A great tension that the writers are building in is that he will begin to give information that proves false—about halfway through Season One.  He will claim that something Fergus has done has altered the future so that a “certain” event won’t happen the same, but in effect, there’s an idea that he really doesn’t know what he’s talking about.  I don’t even think that he knows that he lies; he’s a bit overwhelmed by the attention, by the focus, and by his power to direct Fergus, and the ships that follow her.  

I’m excited by this new Series.  I asked my friend why Paramount is delaying the formal announcement of Star Trek: Reckoning.  I’ve already had several people ask me when there will be more confirmed reports–and several people are searching on google for it.  

He says, “They’re testing the market right now, seeing what Red State America thinks about the idea.  They’ve never done a conservative focused Star Trek like this before.  They don’t know if they’ll have the audience.  But they’re basing it off of O’Reilly and Beck, Hannity and Coulter, and the current Tea Party constituency.  They figure people are tired of the way things have been done–and in that way, might be tired of Star Trek the old way—and want to see an overthrow, a rebellion—at least in science fiction, if they can’t have it in fact.”

I wonder if TV can play on that desire, that hope, of a people to want change so badly that they will accept the fictionalized version.  

“Well, you’ve seen The West Wing?  That was a George W. Bush era show–don’t tell me that wasn’t fantasy aimed at folks who wanted change!”  

He has a point.  

What I’m really interested in is this:  if the rogue group actually overthrows the Federation, will they make it more vulnerable to everyone else?  Will they make alliances with the Romulans?  The Borg?  Or will they naively think they can do better?  Fergus isn’t a seasoned captain; the D’mi doesn’t know what reality looks like; and they’re following a culture that believes in a bad dream….  they are hyping a monster that doesn’t exist.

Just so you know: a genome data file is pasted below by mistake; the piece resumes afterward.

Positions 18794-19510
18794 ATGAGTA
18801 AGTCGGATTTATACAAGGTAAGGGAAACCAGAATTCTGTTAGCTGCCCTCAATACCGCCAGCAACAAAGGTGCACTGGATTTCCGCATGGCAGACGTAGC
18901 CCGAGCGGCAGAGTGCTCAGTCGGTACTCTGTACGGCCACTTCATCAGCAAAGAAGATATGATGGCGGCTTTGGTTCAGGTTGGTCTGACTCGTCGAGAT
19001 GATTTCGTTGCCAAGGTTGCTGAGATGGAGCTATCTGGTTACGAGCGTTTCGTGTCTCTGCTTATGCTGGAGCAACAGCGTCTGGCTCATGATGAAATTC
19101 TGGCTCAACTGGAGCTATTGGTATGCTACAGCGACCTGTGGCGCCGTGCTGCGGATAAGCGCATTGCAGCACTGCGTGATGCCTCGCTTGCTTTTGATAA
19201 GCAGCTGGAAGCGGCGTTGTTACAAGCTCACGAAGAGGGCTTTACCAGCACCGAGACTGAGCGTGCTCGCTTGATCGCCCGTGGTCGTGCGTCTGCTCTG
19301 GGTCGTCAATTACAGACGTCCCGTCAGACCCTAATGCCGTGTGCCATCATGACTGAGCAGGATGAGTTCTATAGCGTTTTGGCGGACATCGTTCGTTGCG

…will watching ST: Reckoning be akin to watching a train wreck in slow motion?

Palin Eyes Role in New Star Trek Series

Fresh from her announcement that she’s accepting a position on Fox comes bigger leaked news.  Former governor Sarah Palin is in negotiations for a lead role on a new Star Trek series, tentatively titled Star Trek: Reckoning, going into production this fall, ready to be aired on both Paramount and Fox in the Fall of 2011.  

If she accepts, Palin would play Captain Nalia Fergus of the USS Steadfast, one of the ships convinced of an upcoming battle which the Federation won’t take seriously.  Unlike past series, this series concentrates on multiple ships and the Federation–so some political intrigue.  Palin, of course, has to be a “rogue” captain! [I love it!]  

The series takes place after Voyager, with an expansive Federation, a bit more difficult to govern, a bit too relaxed.  The title, Reckoning, refers to an Armageddon-like disaster predicted by the D’mi, a culture that sees dreams as predictions of the future.  They’ve had a collective, planet-wide dream that involves the whole Federation, but very few are listening.  The show is about their attempts to convince the Federation to do something about an impending attack that could destroy multiple sectors.  In the premiere and first season, they are able to convince three ships, who will work tirelessly through the series to undermine the current administration, all while trying to create alliances with other ships through deception, manipulation and controlling the media.